October is a great time to hike in the redwoods. Even during Indian summer heat waves, the air is cool beneath the big trees. Leaf color in the forest understory is starting to change. Sword ferns, redwood sorrel and hazelnuts are still green, but big-leaf maples and sycamores are turning yellow and poison oak is turning bright red.Read More
Forests & watersheds
With 2013 declared the driest year on record in California, water supply and drought top last year's list of environmental issues affecting Santa Cruz County. Below I list some of the milestones of environmental change for 2013:Read More
When the subject is coast redwoods, people seem to come out of the woodwork to hear a talk, especially when an expert is doing the talking.
On Dec. 10, Dr. Will Russell drew some 125 folks to hear his talk, "Logging, Fire, and the Recovery of Old-growth Coast Redwoods," at Cubberley Community Center in Palo Alto. The Committee for Green Foothills sponsored the event.Read More
When Linda Wallace, a manager for a telecommunications company, goes home at night she doesn't look forward to poring over the fine print of a complicated legislative bill. But that's just what she and a group of her neighbors in the Summit Road/Highway 17 area have been doing for the past month.
AB 904 (Chesbro), a timber bill being considered by the state legislature, is of great concern to these mountain residents. They fear that if AB 904 becomes state law, it will clear the way for a contentious logging plan -- which CalFire rejected in 2007 -- to go forward again.Read More
Santa Clara, San Mateo and Santa Cruz Counties' redwood forests, known as the Southern Subdistrict, are highly valued for their timber, wildlife habitat and carbon sequestration -- but also as places for people to live and enjoy the outdoors. Many mountain communities and the entire county of Santa Cruz also depend upon forested watersheds for their drinking water.
But a bill in the California Legislature would remove critical protections that counties in this region have relied on for decades.
When the San Lorenzo Valley Water District initiated its watershed education grant program in 2003, it was not without controversy. Was it appropriate for a public agency to use public funds for watershed education?Read More
San Lorenzo Valley Water District is preparing to earn hundreds of thousands of dollars from its redwood forested watershed lands -- without cutting a single tree.
By conducting a rigorous inventory of the vast amounts of carbon stored in its forests, the district can qualify to sell carbon credits through the California Cap and Trade Program, a key piece of the state's Global Warming Solutions Act, also known as AB32.Read More
It's the time of year to pause and reflect -- I list below some of the 2012 events that helped shape our Santa Cruz environment.Read More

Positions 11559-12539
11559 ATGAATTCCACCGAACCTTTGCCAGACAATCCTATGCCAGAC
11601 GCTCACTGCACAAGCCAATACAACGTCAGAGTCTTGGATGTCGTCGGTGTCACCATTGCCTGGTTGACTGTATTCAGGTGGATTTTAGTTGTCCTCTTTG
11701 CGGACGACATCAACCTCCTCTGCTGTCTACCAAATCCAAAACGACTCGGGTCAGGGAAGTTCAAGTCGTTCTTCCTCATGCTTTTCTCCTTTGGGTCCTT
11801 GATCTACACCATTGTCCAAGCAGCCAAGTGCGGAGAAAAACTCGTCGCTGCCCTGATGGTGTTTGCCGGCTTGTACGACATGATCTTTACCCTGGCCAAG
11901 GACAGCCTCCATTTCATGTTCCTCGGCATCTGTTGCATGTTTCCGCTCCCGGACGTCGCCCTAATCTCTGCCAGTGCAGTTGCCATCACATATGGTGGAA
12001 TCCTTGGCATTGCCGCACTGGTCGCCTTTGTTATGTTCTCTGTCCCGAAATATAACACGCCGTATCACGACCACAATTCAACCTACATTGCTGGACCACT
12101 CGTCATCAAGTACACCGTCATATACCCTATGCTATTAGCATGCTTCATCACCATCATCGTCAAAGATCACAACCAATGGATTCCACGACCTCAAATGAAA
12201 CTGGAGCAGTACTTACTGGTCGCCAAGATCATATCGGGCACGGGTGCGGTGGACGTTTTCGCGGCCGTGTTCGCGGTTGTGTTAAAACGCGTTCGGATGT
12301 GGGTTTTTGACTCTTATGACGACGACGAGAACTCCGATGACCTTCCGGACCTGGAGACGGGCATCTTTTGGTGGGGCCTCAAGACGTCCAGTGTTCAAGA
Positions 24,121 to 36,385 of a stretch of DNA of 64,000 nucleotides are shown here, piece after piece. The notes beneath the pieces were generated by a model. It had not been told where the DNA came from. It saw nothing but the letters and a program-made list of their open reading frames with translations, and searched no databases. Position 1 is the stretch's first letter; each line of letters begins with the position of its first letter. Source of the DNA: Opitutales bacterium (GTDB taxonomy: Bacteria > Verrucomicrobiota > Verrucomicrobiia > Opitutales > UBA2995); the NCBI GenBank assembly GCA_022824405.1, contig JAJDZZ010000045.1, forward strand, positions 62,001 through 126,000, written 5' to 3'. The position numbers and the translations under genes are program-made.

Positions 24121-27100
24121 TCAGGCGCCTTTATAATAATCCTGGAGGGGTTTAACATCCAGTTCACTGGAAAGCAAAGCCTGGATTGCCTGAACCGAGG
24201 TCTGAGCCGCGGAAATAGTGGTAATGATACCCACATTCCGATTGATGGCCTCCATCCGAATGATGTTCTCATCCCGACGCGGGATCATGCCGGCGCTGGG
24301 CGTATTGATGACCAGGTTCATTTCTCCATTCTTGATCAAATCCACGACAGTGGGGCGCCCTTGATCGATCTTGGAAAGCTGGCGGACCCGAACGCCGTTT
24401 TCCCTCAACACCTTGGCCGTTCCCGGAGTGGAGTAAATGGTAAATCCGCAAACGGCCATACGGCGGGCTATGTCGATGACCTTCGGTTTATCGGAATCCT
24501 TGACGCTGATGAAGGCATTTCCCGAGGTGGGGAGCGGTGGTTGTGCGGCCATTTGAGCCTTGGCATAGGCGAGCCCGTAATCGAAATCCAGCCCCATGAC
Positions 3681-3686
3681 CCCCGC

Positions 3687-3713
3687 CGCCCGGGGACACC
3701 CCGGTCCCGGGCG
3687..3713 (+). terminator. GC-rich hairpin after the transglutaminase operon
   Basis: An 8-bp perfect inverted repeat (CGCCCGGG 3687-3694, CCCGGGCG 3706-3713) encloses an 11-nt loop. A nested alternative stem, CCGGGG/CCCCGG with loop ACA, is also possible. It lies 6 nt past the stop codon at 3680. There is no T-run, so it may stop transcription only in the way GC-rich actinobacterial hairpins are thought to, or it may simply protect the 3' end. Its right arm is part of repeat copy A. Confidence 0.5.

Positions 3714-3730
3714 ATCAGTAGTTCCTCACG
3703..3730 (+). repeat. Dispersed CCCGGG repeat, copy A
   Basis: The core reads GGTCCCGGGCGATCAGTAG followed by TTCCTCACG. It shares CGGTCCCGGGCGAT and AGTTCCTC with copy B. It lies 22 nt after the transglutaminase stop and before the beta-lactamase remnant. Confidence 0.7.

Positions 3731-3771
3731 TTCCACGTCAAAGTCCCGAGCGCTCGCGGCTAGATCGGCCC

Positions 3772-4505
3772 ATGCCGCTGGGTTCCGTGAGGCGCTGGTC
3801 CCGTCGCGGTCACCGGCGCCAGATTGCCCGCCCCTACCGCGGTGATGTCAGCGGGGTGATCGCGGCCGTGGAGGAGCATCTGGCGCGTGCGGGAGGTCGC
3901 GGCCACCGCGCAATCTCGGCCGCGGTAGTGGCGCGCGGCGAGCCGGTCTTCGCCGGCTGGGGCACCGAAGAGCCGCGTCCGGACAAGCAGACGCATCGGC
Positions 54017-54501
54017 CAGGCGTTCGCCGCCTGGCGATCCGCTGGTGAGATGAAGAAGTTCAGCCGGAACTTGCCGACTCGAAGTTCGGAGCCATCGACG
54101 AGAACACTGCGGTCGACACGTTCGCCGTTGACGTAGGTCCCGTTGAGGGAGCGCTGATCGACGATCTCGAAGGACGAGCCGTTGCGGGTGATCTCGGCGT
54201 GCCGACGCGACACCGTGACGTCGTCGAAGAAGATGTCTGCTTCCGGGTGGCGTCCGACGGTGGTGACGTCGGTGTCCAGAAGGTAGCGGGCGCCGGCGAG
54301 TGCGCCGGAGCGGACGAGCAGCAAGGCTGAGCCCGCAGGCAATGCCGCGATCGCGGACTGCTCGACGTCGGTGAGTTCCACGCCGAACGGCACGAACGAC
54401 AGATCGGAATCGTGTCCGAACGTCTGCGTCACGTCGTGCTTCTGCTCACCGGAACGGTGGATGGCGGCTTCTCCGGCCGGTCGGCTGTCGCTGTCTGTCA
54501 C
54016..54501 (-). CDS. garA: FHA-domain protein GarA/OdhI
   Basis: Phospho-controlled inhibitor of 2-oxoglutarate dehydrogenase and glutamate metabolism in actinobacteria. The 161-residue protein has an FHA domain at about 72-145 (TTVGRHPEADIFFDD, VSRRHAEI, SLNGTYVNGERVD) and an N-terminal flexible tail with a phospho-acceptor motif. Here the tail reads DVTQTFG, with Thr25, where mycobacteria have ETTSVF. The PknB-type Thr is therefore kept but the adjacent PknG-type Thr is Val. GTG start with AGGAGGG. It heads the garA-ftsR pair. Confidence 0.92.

The only way to get to Dan and Pat Miller’s house in Aptos is to walk across a 3-ft wide wooden bridge spanning the steep canyon above Mangels Creek. As I cross the bridge, I feel like I’m walking back in time into a fairy tale. The Millers’ house, built in 1931, is dwarfed by the five giant old redwood trees that encircle it.Read More
It’s not all gloom and doom for the Pacific Coast salmon, whose plight has become a crisis. More than 650 scientists, students, land managers and policymakers attended the 30th annual Salmonid Restoration Conference in Davis April 4 -7 to share their work and ideas about restoring watersheds to bring back the salmon (www.calsalmon.org).Read More
It’s hard to imagine that the iconic coast redwoods (Sequoia sempervirens) could be vulnerable to extinction. After all, redwoods have demonstrated legendary resilience to some fairly severe onslaughts. Even after massive clear-cutting, redwood forests have rebounded--as they have over the past century in the Santa Cruz Mountains--with a force reminiscent of Stravinsky’s Rite of Spring. Redwoods are also renowned for their resistance to both fire and disease.
Yet, redwoods are at risk.Read More
Did you know that the world’s forests, including California’s coast redwoods (Sequoia sempervirens) are helping in a big way to combat climate change? As forests grow, they pull vast amounts of carbon out of the air and store it within their enormous biomass. Forests cover about 30 percent of the earth’s surface, so climate change scientists are looking at the forests with renewed interest to help solve the world’s carbon problem.Read More
On Dec. 16, Peninsula Open Space Trust [POST] and Sempervirens Fund became the official owners of the 8,532-acre property known as Cemex Redwoods, the largest expanse of unprotected redwood forest in the Santa Cruz Mountains. The $30 million purchase from Cemex, the largest producer of cement in North America, was jointly announced Dec. 8 by the five conservation groups partnering in the deal [POST, Sempervirens Fund, the Land Trust of Santa Cruz County, LTSCC, Save the Redwoods League and the Nature Conservancy].Read More
Most water utilities are not as fortunate as San Jose Water Company, which owns more than 10,000 acres of relatively undisturbed watershed, much of it forested. Most water utilities own very little land, so they have little control over how their watersheds are managed. They must rely on expensive water treatment facilities to ensure that drinking water meets Safe Drinking Water Act standards.